"I've always wanted to be a jockey," Boyce said. "But I try not to get ahead of myself. I like to let things happen. My mom would have rather me just go to college and have a normal job, like any normal parent would. My parents and Dickie [Small] and Alex said I had to go to college. And I tried a couple different colleges and realized I didn't do well sitting behind a desk."
She got through MICA partially because she was up early riding horses for Small at Pimlico and determined that because she was already up, she might as well go to class. It was a perfect arrangement, unlike her time spent at North Carolina-Asheville. There she had found it difficult to concentrate without being near thoroughbreds.
As an apprentice, Boyce started with a 10-pound weight advantage called a "bug." Once she won five races, the weight benefit dropped to 7 pounds, and then 5 pounds once she had 40 wins. She kept the 5-pound deficit until officially becoming a full-fledged rider Dec. 5.
She said she endured a six-month struggle at the start of 2010 with few wins and few trainers willing to put the 5-foot-5 waif, who weighs 111 pounds in full tack — silks and boots and carrying her saddle — on a mount. And shy with strangers, Boyce said it was no easy task for her to approach trainers she didn't know around the stables to ask for rides.
"It was a little intimidating," Boyce said. "But an older jockey, Calixto Juarez, had told me, 'You need to learn how to work and talk to these people before you get an agent.' It was probably the best advice I got."
In fact, it was Juarez and her friend Diana Gillum, who rides steeplechase and works for Small, who finally pushed her into making the decision to go all-out in her effort to become a jockey after art school graduation.
"Calixto and Diana said I'm not getting any younger and that if I was going to do it, it was time," Boyce said.
Boyce, who has Jay Burtis making the contacts as her agent now, finally broke through with consistency at Colonial Downs during the summer, winning 13 races over the final 17 days of that stand. When she returned to Laurel Park, the hot streak continued. Riding with more regularity on better horses, she won the jockey title at the summer mini-meet at Laurel and was on her way.
It's not the career path her parents envisioned or one that might have been expected for a Garrison Forest girl who played lacrosse and polo and earned a bachelor's degree in fine arts, but trainer Holly Robinson said she isn't surprised.
"There is nothing about Forest that is usual," said Robinson, another trainer who gave Boyce a job galloping horses when she was still a student at Garrison Forest. "She has done everything her way. When she was at Garrison, she was getting up in the morning to go to work before she went to school. She didn't talk about wanting to be a jockey. She talked about wanting to learn how to gallop horses, and she was patient with it. She stayed with it longer than most, and I think that's why when she brings the horse back after a race she is able to tell you something useful about what you can do to make the horse better. She never makes excuses.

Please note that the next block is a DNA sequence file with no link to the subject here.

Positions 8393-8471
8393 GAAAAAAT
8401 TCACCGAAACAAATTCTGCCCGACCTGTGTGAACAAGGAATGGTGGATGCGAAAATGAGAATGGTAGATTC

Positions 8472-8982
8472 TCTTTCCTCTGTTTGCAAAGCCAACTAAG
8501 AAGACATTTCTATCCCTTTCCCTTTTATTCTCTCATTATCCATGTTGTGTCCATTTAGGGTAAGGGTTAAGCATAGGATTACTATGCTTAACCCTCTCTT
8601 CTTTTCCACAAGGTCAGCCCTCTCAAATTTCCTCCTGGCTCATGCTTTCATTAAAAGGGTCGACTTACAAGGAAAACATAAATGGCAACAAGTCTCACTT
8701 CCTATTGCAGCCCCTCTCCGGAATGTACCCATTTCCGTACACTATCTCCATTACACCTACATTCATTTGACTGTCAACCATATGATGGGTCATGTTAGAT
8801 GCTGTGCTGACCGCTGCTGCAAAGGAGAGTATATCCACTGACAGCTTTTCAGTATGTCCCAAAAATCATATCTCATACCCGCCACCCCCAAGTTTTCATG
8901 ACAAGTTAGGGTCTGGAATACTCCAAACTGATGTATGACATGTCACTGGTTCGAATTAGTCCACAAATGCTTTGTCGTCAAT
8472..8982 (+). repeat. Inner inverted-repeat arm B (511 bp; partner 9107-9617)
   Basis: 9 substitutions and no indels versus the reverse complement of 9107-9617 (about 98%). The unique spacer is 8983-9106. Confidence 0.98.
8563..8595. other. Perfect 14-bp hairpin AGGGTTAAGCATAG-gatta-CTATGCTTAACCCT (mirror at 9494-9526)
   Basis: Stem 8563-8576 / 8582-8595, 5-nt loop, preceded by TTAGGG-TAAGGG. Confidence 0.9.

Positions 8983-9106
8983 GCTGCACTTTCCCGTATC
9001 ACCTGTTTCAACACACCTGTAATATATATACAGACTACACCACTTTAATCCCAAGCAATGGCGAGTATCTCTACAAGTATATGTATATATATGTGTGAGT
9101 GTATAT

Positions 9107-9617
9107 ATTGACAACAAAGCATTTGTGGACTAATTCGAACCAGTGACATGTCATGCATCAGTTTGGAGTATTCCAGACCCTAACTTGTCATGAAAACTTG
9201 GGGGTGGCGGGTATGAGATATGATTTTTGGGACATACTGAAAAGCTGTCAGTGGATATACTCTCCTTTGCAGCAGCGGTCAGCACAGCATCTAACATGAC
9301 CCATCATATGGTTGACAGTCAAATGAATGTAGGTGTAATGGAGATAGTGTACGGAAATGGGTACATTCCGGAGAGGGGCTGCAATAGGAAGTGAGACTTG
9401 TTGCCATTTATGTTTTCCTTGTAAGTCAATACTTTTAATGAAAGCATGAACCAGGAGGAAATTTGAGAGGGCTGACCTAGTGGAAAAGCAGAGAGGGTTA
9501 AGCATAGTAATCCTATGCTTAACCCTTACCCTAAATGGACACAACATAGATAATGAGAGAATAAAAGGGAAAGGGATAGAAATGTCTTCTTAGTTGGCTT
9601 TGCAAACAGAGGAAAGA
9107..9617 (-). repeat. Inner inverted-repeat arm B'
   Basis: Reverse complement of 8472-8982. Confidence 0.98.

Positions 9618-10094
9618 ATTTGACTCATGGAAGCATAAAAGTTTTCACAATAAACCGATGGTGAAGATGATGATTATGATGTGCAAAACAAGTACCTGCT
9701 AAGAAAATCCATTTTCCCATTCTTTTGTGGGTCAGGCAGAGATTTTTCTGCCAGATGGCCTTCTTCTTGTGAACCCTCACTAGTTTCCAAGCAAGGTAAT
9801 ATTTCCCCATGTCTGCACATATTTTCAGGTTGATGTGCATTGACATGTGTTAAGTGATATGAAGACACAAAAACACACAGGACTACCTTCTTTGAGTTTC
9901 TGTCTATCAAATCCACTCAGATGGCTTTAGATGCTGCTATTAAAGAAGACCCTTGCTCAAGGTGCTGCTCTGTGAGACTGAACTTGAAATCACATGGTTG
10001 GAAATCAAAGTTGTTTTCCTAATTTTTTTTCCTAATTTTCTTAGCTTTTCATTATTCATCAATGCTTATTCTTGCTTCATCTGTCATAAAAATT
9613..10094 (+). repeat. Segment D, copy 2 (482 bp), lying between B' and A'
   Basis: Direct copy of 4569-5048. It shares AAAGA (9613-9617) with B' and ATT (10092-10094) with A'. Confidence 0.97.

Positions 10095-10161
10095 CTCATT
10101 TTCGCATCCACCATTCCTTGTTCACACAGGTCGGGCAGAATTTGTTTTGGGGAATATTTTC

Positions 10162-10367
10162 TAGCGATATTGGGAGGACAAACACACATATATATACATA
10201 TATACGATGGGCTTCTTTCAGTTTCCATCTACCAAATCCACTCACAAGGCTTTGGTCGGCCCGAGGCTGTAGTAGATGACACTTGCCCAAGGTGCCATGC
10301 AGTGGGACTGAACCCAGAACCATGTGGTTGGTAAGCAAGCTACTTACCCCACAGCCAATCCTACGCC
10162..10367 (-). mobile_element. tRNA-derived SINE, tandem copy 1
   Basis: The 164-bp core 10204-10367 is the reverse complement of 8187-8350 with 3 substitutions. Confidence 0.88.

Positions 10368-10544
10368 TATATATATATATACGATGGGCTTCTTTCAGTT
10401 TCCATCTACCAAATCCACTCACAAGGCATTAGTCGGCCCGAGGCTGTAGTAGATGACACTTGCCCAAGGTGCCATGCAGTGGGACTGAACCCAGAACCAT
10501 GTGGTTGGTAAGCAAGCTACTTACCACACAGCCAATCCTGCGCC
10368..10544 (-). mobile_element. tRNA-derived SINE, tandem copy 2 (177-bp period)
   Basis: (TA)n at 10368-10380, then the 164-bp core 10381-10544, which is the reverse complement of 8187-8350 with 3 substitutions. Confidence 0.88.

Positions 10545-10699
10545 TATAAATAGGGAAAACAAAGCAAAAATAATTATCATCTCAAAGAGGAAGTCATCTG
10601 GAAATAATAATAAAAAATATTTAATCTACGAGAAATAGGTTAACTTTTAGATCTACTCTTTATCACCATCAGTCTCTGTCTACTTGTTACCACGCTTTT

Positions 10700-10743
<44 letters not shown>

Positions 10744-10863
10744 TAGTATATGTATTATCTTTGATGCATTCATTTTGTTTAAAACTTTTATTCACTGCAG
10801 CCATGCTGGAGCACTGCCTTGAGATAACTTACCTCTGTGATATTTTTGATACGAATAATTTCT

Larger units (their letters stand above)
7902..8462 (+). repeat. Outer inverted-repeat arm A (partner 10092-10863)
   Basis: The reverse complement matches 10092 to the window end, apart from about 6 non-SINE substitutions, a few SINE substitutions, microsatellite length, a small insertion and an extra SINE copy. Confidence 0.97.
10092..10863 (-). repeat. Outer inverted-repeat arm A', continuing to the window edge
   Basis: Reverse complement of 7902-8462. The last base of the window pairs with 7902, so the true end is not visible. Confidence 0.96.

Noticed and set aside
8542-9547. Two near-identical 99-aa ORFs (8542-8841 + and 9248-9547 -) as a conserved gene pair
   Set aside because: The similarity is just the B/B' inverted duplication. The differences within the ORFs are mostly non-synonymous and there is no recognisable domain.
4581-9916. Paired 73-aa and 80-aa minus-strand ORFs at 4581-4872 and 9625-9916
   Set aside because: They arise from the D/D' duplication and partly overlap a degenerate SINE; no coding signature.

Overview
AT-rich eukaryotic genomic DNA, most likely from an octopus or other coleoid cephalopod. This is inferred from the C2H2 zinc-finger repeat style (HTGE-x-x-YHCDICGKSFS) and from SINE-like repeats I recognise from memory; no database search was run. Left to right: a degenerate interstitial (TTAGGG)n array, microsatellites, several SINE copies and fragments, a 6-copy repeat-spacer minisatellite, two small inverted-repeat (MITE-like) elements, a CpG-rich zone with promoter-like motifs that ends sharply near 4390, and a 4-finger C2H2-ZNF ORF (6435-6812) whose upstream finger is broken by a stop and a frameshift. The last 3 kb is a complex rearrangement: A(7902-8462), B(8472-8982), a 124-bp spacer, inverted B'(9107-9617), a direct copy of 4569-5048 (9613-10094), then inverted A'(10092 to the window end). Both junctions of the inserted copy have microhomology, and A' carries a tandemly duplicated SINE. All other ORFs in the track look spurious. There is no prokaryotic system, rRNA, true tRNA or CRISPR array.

"But it's a very hard life she has chosen, and when I heard she was going to ride, I wasn't sure she'd make the sacrifices to do it. But she has."
While enmeshed in private school, Boyce was also very familiar with horses. Her grandfather, Gittings Boyce, was a trainer at Pimlico Race Course in the 1940s and 1950s; her father, Lambert Boyce, used to gallop horses; and her uncle, Timmy Boyce, runs sales for Fasig-Tipton, a thoroughbred auction company, in Texas.
"Horses were always part of my life," she said. "I knew in some way they would always be part of my life. But when I started working for Smithwick when I was 11, I didn't know I was going to be a jockey."
But with her family background and the experience she got working for Smithwick, Robinson and White, her arsenal of knowledge grew to the point where White said it all clicked with the strength of her character and her determination to make her the successful rider she has become.
"Where she started [at Smithwick's] was an excellent place to begin," White said. "Mikey made every kid do everything — groom the horses, muck out the stalls. It wasn't just get on the pony and ride. Forest always rode well. She has a gift, and she rode everything — horses, donkeys, mules — but she also worked really hard at it. We talked about what she had to do. Horse racing is one of the few sports where men and women compete against each other on equal footing. .
"Forest is very smart, sweet and kind, but you couldn't make it in this sport if you weren't tough and hard — and I mean that in a good way. She rides every day against eight other people, mostly men, who all want to win. It's a tough life. But she has done what she has had to do: work out, get fit, get strong and keep her weight at around 105. None of that is easy."